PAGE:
While the University has a broad array of resources, McDonough said students coming in with less academic and extracurricular preparation might feel at the “bottom of the list,” which can stifle their experiences.
“College is fundamentally a place to learn new things, but coming from a small place can feel like you’re behind a lot of students, and it can feel really intimidating to try to learn something new,” McDonough said. “So I think (the University should) really focus on trying to get students opportunities to try out things at any level if they’re coming in with nothing.”
Suzannah Bretz, a former senior admission counselor at the University, unpacked some of the stigma of college by recounting some of her prospective students’ experiences such as applying for financial aid, free campus tours and other University-provided resources.
“I would always ask students, ‘what have you heard about Michigan?’ and without fail, three big things came up,” Bretz said. “Michigan was expensive, Michigan was big, and Michigan was hard, so we talked about the financial aid process and Go Blue Guarantee. Sometimes they (were) afraid to apply because they didn’t know anyone in Michigan or how to be successful, so we talked about free tutoring and office hours. These things that students from more resourced backgrounds might have heard of can be foreign concepts for our (rural) residents sometimes.”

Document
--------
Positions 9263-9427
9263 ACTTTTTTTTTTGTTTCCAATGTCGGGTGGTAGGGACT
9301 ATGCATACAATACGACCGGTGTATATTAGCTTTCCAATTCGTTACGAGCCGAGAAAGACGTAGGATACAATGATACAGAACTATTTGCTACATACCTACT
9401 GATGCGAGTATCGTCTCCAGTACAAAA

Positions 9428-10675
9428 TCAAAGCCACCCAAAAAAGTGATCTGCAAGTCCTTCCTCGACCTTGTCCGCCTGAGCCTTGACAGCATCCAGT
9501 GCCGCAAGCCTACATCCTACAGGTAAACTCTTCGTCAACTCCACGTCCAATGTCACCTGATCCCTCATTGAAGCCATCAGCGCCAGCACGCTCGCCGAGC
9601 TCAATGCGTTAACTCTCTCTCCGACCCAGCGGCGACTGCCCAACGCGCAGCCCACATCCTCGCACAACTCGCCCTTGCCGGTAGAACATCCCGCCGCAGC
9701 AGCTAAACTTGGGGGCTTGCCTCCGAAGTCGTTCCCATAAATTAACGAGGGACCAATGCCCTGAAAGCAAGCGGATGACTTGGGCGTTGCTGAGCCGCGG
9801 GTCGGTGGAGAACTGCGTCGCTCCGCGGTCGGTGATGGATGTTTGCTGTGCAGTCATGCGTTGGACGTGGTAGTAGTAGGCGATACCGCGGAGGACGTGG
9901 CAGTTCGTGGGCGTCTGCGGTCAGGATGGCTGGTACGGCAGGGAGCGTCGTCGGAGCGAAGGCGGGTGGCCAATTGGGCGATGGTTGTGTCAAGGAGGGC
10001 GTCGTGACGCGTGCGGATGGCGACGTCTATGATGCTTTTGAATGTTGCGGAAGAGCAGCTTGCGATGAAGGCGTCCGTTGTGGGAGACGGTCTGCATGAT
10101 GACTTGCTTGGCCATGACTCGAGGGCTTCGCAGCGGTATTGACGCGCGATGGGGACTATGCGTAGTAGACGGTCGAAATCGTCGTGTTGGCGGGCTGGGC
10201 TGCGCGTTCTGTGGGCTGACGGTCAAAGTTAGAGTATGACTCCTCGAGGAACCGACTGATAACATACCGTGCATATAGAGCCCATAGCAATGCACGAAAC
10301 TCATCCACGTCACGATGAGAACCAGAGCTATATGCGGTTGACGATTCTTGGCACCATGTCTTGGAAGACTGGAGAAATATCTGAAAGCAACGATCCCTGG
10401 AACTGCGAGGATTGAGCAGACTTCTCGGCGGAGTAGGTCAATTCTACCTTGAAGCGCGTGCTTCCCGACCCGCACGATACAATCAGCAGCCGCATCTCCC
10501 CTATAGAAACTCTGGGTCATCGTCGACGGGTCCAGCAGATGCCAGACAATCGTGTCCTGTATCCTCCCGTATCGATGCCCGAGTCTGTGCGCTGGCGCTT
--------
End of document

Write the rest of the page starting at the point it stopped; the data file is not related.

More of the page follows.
Taylor also discussed the Road Scholars program, which provides an opportunity for faculty members across all three campuses to tour the diverse landscapes and communities in Michigan and fosters a mutual link between the University and the rural communities it serves.
“Faculty can apply to be a part of it and actually go around the state of Michigan and learn about different communities and different types of environments in high schools,” Taylor said. “I think that is so valuable for people to really know where your students are coming from and what their backgrounds are.”
A group of high school students from an Advanced Placement Biology class in Benzie, Mich, also attended the meeting. In an email obtained by The Michigan Daily, the students wrote about their takeaways from this event.
During the Question & Answer session, panelists commented on the benefits and challenges of the diversity and inclusion discourse both on campus and at home. They concurred the lack of cultural diversity in their hometown was part of the reason they were excited about the college experience. Taylor said she looks forward to students from rural areas to be exposed to new ideas and experiences in a large college environment.
“(When I came to college) I had so many blind spots, I was so embarrassed about how little I knew about topics related to being an inclusive person,” Taylor said. “I have been amazed to see over the years, as an admissions counselor, that so many students from rural communities write in their essays that they can’t wait to come to Michigan and learn more and be exposed to more people.”
Daily Staff Reporter Chen Lyu can be reached at firstname.lastname@example.org.